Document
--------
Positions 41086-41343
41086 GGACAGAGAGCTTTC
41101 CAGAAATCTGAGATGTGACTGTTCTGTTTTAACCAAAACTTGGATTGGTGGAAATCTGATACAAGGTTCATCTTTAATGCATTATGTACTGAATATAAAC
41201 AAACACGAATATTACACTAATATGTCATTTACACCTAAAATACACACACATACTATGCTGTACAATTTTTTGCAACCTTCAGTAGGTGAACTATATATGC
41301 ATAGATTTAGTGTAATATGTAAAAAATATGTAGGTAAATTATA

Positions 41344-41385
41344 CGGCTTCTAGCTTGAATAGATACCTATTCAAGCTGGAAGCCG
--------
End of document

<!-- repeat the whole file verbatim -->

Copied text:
Positions 41086-41343
41086 GGACAGAGAGCTTTC
41101 CAGAAATCTGAGATGTGACTGTTCTGTTTTAACCAAAACTTGGATTGGTGGAAATCTGATACAAGGTTCATCTTTAATGCATTATGTACTGAATATAAAC
41201 AAACACGAATATTACACTAATATGTCATTTACACCTAAAATACACACACATACTATGCTGTACAATTTTTTGCAACCTTCAGTAGGTGAACTATATATGC
41301 ATAGATTTAGTGTAATATGTAAAAAATATGTAGGTAAATTATA

Positions 41344-41385
41344 CGGCTTCTAGCTTGAATAGATACCTATTCAAGCTGGAAGCCG